Most expats are a dab hand at being resourceful, adapting to new situations and blending in to new cultures. But when it comes to finding the right insurance, they often come unstuck.
Part of the problem is that there is so much choice. The products, benefits and monetary limits can all leave you with more questions than answers. And if you think learning a foreign language is difficult, you want to try getting to grips with insurance jargon. Unless you know your shortfalls from your liabilities and your regulators from your ombudsmen, you can soon end up scratching your head.
As with any new purchase, the trick is knowing where to begin. So, to help you get up and running, we’ve put together five insurance essentials that we think every expat should consider.
1. Keep it simple
Insurance is all about protecting the things you care about and regardless of whether you’re looking to protect yourself, your family or your business, it generally falls into five main categories:
Health insurance – Private medical insurance
Life insurance – Critical illness cover, income protection and life cover
General insurance – Home insurance and car insurance
Travel insurance – Holiday cover and annual travel plans
Special risk insurance – Cover for everything from kidnap, ransom and terrorist attacks, to industrial espionage, suspicious death and false arrest.
By thinking about your needs, location and budget in these five areas, you can soon work out your insurance priorities.
2. Get in touch with a reputable broker
You may be used to sourcing your own insurance at home, but every country is different. So rather than taking an unnecessary gamble, it’s worth getting advice from an independent expert who understands the market, has genuine insight on different products and is prepared to negotiate hard on your behalf. With the right support, you’re likely to find the process quicker, easier and much more cost-effective.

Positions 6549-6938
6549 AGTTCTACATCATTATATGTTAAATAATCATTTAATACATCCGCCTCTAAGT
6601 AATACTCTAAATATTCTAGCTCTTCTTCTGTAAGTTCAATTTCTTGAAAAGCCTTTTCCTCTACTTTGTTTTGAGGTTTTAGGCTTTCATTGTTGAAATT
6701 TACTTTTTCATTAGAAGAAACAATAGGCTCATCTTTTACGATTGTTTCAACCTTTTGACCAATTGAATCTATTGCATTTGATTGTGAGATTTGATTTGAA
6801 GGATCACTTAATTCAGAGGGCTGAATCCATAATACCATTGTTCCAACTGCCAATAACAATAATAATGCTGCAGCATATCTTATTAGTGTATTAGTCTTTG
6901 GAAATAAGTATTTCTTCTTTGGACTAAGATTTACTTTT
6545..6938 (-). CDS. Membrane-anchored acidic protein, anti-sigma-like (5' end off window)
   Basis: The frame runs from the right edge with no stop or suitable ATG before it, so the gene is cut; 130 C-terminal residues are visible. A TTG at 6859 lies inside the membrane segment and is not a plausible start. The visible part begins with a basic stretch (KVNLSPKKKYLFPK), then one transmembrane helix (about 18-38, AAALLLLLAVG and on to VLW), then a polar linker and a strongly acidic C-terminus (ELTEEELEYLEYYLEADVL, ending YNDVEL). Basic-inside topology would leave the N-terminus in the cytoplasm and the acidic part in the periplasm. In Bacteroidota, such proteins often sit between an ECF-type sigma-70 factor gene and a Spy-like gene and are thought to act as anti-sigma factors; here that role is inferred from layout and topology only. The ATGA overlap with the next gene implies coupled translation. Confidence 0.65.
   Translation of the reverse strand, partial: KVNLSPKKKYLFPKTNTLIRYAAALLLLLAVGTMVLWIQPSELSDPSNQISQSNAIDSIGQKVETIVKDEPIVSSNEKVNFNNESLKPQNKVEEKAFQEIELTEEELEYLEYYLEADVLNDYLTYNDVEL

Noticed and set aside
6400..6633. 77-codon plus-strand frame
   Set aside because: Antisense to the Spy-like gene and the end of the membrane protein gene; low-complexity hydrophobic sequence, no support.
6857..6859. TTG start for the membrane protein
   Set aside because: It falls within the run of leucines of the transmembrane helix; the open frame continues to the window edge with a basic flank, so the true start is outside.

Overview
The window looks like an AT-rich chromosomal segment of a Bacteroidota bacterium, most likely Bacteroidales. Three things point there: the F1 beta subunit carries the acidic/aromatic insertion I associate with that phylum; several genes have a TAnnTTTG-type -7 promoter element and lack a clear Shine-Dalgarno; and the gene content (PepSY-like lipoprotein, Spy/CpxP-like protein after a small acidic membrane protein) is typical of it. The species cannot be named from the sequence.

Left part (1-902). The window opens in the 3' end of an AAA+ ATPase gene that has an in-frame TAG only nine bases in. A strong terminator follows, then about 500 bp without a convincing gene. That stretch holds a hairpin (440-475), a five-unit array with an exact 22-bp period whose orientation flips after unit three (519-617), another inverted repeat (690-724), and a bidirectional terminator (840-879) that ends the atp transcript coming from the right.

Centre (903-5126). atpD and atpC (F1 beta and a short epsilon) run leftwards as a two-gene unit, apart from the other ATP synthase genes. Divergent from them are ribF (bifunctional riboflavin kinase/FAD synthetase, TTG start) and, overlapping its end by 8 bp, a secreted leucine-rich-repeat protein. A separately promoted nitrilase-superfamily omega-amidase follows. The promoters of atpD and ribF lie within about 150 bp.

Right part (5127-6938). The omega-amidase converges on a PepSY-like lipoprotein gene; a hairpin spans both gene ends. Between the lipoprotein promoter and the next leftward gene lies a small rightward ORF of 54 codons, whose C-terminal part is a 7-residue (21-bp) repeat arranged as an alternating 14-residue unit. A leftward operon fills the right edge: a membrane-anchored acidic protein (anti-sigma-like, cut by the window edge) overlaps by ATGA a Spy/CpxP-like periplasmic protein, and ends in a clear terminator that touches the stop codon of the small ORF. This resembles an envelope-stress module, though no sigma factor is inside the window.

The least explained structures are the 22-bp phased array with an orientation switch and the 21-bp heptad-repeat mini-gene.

3. Choose your insurer carefully
When you’re faced with a long list of insurers, it makes sense to go with a well-established local brand or an internationally recognised one, rather than an unknown alternative. For Medical Insurance, International providers offer a good level of cover and a strong service proposition to match, but for other insurances, don’t ignore local options that come with a recommendation, because they can also give you added value in terms of price, benefits and coverage.
4. Remember, one size doesn’t fit all
With so many products in today’s market, it’s important to choose a solution that’s right for you. Always match the benefits to your individual needs. For example, as an expat, you probably need international health insurance because it includes must-have benefits like repatriation cover. But when it comes to motor insurance you may be better off with a local provider.
Exclusions are an important consideration too. So, make sure you check the small print before you sign on the dotted line because some policies are more transparent than others. It’s also better to avoid cheap products with high excesses – the price may look good on paper, but they often come back to bite you when it’s time to make a claim.
5. Beware of the dangers of being under-insured or over-insured
It sounds obvious, but whatever you do, don’t pick your insurance policy based solely on price. Cheap insurance is a waste of money if it doesn’t cover what you need. So be sure to consider your options carefully or you could end up as the next insurance shortfall horror story!
Similarly, there’s no point paying for benefits you won’t use or having monetary limits that go way beyond your requirements. Being over-insured is a common mistake with people who are worried they may leave themselves short. But you simply end up paying more than you need to. Ideally you should be looking for a balance that gives you genuine value for money.
If you find these tips useful and want to know more about the different insurance options available to you as an expat, we’d love to hear from you. Get in touch with JWS today on +254 (0)709 455 000 or email [email protected]